Every large firm on the planet is thinking about using digital technology to update, upgrade and improve its business. Even the Vatican is having a digital makeover: Digitavaticana is its latest effort, digitising its enormous vault of historical manuscripts. It is therefore unsurprising, as confirmed by a recent Accenture study, that 97% of large businesses and 82% of entrepreneurs believe that digital innovation is critical to their long-term success.
It’s a bit of an understatement that digital innovation isn’t easy, especially if it requires big, established (and often still successful) businesses to change their ways. In practice, most large firms are well able to answer the “why”, “when” or “what” when defining innovation. What many struggle with is the “how” question: because ideation is often easy, implementation never is. When it comes to innovating, firms have three high-level options for implementing new digital offerings: build, buy or partner, and each choice comes with its own set of implications and challenges.
Building in-house capabilities is almost always the first option explored by a large business. In theory, if done well, it can deliver a proposition that fits exactly with the needs of the organisation. It can also be cheaper and delivered more quickly than other choices. Most importantly, it can provide a competitive advantage, because (in principle, at least) no competitor will have an identical proposition.
The reality is often very different. When looking at digital change, most traditional businesses do not have the right depth of expertise in-house. Most times, building digital innovation in-house has two distinct phases. The first is to build capability – by hiring or training – and the second is to build and roll out the proposition. Both of these phases can be complex, time-consuming and relatively uncertain in outcome. When considering “build”, it’s important to keep the following considerations in mind:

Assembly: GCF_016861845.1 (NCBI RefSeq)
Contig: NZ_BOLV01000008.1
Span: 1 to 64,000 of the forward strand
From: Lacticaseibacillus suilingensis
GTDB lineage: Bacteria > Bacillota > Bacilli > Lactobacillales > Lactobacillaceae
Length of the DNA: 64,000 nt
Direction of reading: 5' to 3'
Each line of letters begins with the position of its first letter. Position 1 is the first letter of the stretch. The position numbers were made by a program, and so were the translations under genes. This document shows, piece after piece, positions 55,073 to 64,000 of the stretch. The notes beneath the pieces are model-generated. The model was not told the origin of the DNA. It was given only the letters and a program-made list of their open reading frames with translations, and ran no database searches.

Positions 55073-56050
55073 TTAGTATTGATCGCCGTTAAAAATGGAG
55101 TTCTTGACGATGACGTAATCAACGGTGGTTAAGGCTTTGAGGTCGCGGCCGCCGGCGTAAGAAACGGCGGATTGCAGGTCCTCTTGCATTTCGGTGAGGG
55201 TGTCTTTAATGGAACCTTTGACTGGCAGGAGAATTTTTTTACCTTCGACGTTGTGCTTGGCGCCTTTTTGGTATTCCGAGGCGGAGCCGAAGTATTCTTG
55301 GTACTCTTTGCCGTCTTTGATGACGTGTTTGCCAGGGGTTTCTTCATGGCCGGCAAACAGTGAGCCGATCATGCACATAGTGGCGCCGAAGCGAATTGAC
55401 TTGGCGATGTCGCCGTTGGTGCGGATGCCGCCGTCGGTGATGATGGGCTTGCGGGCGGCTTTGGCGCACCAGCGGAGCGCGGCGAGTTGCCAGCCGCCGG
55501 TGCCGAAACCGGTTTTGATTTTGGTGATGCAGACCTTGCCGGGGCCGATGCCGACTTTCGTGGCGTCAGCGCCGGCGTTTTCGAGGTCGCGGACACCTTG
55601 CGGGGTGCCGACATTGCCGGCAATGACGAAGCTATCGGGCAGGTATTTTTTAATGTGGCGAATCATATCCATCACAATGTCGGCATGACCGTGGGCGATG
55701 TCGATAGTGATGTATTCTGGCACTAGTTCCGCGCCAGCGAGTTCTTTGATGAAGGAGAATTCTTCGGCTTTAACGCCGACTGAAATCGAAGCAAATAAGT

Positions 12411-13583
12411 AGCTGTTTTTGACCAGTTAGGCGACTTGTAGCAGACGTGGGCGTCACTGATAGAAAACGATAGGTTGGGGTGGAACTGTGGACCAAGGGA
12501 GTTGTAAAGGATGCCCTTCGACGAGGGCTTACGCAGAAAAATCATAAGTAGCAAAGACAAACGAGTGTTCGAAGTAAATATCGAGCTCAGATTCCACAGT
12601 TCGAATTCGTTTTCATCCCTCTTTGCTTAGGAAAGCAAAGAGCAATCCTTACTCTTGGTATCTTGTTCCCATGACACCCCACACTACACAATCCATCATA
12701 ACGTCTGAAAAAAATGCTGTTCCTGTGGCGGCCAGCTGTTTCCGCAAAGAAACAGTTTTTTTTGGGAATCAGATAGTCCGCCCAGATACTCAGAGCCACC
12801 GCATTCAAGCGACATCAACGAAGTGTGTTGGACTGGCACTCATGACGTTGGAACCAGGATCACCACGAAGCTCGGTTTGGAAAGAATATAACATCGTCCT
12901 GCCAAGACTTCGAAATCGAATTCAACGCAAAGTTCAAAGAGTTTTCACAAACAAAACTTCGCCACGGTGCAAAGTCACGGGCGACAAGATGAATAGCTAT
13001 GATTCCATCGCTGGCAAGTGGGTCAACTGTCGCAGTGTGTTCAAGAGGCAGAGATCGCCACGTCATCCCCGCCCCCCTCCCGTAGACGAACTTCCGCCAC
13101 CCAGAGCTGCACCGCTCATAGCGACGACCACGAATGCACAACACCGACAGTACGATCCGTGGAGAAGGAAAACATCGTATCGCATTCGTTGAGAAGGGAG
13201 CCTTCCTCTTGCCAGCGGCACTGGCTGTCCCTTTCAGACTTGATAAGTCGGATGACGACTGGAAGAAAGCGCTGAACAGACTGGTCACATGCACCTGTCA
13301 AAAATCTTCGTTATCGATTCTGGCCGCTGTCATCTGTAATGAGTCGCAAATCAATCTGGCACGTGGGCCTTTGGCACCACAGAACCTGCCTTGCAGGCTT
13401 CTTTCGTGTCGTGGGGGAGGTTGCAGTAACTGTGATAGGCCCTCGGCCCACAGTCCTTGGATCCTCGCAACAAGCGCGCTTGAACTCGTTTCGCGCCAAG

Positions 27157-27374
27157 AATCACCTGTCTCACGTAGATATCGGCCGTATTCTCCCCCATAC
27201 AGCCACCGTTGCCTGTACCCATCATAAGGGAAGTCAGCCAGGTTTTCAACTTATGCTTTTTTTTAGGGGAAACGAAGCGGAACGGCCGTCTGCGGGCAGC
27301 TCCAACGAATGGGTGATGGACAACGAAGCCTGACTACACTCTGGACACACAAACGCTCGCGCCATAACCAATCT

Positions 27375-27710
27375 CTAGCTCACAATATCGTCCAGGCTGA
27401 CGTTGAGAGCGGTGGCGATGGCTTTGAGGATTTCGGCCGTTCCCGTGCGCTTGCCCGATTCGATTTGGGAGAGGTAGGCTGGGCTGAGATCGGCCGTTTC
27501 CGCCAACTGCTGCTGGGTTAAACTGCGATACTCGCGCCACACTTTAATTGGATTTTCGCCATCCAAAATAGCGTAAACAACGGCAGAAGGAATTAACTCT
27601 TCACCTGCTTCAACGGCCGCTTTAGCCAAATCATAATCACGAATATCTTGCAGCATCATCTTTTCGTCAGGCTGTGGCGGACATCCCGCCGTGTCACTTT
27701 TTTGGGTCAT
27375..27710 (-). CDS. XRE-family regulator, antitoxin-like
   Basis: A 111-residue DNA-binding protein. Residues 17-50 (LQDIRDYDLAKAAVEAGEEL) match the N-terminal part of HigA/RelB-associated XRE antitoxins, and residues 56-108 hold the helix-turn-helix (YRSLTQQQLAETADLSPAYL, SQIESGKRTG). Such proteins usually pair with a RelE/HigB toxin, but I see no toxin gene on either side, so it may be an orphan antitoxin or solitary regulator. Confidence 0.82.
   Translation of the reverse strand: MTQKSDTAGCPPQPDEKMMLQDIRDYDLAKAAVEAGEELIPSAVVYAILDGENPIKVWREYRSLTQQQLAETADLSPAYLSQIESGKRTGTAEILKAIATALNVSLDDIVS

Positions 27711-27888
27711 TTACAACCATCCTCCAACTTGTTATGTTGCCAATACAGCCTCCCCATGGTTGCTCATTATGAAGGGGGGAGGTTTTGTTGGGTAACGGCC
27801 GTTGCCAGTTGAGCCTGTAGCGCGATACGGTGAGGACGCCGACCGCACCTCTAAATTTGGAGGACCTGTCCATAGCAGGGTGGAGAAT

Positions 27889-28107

- Competitive edge. If internal innovation succeeds, the business can find itself with a unique differentiator, vis-à-vis the competition. This is often the main driver to building innovation in-house. The truth is that competitive advantages are very rare, and when they happen they are hard to sustain. The only real edge comes from continuous innovation.
- Skills. Are the right skills available in the business? Lack of digital talent is a real problem. Attracting and retaining knowledgeable individuals can be even harder for a large business, as the more qualified individuals often don’t want to work for established “traditional” corporates.
- Timing. How long will this take? If talent is available, this can be quick. If not, recruitment will add to deployment times.
- Culture clash. Will our culture support the change? Many established firms are proud of their strong cultures. These cultures are consistently at the core of what made a firm successful in the past. Will the business allow the development of something new internally without corporate “antibodies” slowly breaking it apart?
- Costs. By definition, innovation is something new, and business may find it challenging to predict the costs of something it hasn’t done before. This often results in innovation projects overshooting budgets and timelines.
- Optionality. If the business decides to change direction, how hard will it be to disband or repurpose the new division and its team? How much will it cost to do so? Internal innovation can be expensive to unwind, with impact that goes beyond the financial. For example, most established businesses have low tolerance for failure: how will the business treat colleagues involved in a venture that failed?
Internal innovation can have its benefits, but unless you have at least some of the skills required, time, money and a culture that tolerates potential failure, in-house builds should probably be avoided.